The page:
Since reaching the semifinals of the 2014 Africa Nations Championships, we have been living in dreamland. We have been lying to ourselves that we are among the best locally-based national soccer teams Africa has to offer.
The results of the 2016 tournament have, however, crudely exposed us for what we really are — dreamers. Our dismal show in Rwanda put us in our rightful place, way down on the ladder of African football excellence. Our Warriors could not stand up and be counted among the best — managing to pick just one point after scoring only one goal in a group that was not all that tight.
To be honest, the Warriors were put in their rightful place and can easily be described as having been one of the weakest teams at the 16-team contest. Their nearest rivals in their weakness were Gabon, Ethiopia and Niger, who also finished with only one point.
Pasuwa’s team will also go into history as the worst Zimbabwean team to take part in the African Nations Championships. The one point garnered and the goal difference of minus-two is not a good record when compared to Zimbabwe’s previous three representatives.
Sunday Chidzambwa’s 2009 side drew all their three group games and finished third. The 2011 team, which was qualified by Norman Mapeza but handled at the finals by Madinda Ndlovu, won one game and lost the other two and in the process also finished third.
In 2014, Ian Gorowa’s side broke the record and reached the semi-finals of the competition and set a benchmark for which Pasuwa’s team, was expected to build on but failed.
All sorts of theories are being peddled around as Zimbabweans try to come to terms with the Warriors’ miserable performance.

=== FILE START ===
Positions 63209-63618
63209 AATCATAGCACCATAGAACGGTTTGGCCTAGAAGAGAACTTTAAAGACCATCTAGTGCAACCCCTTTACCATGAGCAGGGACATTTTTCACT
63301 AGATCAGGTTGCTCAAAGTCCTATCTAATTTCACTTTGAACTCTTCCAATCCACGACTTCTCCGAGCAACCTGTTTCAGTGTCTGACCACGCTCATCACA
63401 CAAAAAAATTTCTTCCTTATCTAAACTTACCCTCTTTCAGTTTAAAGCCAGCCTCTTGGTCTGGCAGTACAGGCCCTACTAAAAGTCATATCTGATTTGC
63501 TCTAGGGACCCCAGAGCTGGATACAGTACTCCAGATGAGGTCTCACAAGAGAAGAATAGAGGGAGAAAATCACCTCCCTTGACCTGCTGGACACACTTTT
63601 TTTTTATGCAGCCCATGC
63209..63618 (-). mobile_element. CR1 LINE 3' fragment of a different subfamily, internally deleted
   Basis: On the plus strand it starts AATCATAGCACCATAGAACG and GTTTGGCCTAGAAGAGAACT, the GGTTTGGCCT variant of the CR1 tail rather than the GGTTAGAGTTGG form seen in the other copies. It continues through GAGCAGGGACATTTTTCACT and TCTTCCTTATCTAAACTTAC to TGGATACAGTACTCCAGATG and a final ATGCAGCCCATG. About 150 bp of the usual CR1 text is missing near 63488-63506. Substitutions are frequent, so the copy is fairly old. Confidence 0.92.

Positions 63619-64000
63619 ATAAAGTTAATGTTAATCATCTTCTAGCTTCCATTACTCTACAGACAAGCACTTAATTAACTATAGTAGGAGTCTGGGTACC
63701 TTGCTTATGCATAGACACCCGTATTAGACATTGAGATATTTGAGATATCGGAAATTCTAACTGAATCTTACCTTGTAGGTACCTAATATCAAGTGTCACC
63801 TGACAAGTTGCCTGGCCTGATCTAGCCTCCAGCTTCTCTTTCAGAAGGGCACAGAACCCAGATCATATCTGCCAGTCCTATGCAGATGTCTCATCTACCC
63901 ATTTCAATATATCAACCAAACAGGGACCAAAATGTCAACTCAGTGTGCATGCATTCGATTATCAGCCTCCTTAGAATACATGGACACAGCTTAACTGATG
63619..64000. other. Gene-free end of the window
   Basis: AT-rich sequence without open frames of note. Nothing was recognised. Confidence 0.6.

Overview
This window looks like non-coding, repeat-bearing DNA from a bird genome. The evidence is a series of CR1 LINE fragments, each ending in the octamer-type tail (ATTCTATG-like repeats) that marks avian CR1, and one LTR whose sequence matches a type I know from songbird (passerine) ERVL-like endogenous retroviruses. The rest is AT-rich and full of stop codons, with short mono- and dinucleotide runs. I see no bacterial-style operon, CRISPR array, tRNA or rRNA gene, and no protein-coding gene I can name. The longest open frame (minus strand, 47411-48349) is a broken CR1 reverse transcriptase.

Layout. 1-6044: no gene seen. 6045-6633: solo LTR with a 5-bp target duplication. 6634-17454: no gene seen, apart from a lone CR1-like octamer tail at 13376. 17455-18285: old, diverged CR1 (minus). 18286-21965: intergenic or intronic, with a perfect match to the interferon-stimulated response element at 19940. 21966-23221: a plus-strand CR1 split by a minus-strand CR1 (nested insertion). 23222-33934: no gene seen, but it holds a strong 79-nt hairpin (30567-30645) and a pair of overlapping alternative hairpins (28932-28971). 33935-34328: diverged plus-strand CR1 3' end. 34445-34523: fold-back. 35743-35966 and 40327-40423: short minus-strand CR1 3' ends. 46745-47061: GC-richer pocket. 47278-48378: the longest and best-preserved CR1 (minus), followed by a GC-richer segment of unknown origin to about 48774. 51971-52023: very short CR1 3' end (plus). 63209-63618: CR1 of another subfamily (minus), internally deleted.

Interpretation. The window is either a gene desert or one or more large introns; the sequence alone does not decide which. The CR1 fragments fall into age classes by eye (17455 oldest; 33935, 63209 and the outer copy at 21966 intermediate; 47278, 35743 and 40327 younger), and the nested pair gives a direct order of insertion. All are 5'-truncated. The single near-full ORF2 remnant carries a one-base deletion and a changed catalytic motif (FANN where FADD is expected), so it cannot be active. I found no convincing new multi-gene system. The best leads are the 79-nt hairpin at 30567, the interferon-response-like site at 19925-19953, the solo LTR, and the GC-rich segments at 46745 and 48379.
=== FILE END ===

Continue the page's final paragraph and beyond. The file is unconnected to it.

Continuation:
Some say Zimbabwe no longer has quality players to contest at such a high level of competition. Former Zimbabwe Football Association Protocol Committee member, Peter Ndowa argues that Zimbabwe no longer has good strikers, as evidenced by the dwindling number of goals our top scorers are accumulating at the end of every Premier Soccer League season.
Ndowa’s argument is supported by the fact that the Warriors did not find the target in the first 180 minutes of play at the ongoing tournament and by the end of the second game had already been eliminated.
Others are of the opinion that Kalisto Pasuwa is a good coach but only at club and domestic level, not at national level. They claim that he fell short of tactics and ideas when it mattered most, especially at half time.
However, the general consensus is that the reason for Zimbabwe’s demise was lack of match practice as the Warriors did not have a single friendly match ahead of such an important tournament.
That exactly is the crux of the matter. Zifa should be commended for sourcing funds to bankroll the team. However, money becomes nothing when it is accompanied by wrong choices for its use.
Zifa president Phillip Chiyangwa handed $30 000 in cash to the Warriors on the eve of their departure for Rwanda. The question is: Did the Warriors need that $1 000 each in their pockets when they were going for a football tournament.
If that money was meant to make the Warriors happy while in Rwanda, then it was a misplaced priority. Were the players going for shopping or to play football?
Logic dictates that the $30 000 the players received would have been enough for the Warriors to travel for a number of friendly matches, either to Botswana or Mozambique, or even to Malawi where there is a strong team of locally-based players.
The players could simply have been paid upon return from Rwanda, and for that matter, holding in hand what they would have achieved from the tournament.
Whatever Zifa did to make the Warriors and their coach happy while in camp now counts for nothing as the authorities did not provide the most important requirement of that camping — match practice.
If the events leading to the 2016 Africa Nations Championships are what we are going to see in the next few months, then we should forget about qualification to the 2017 Africa Cup of Nations.
As long as the Warriors are not given enough time in camp and enough preparatory matches, Zimbabwe should forget about success on the international front.
However, there is the phrase that goes “people learn from their mistakes”. The experiences of the Africa Nations Championship should be a wake-up call for those at Zifa.
We hope they have learnt from the mistakes they made.
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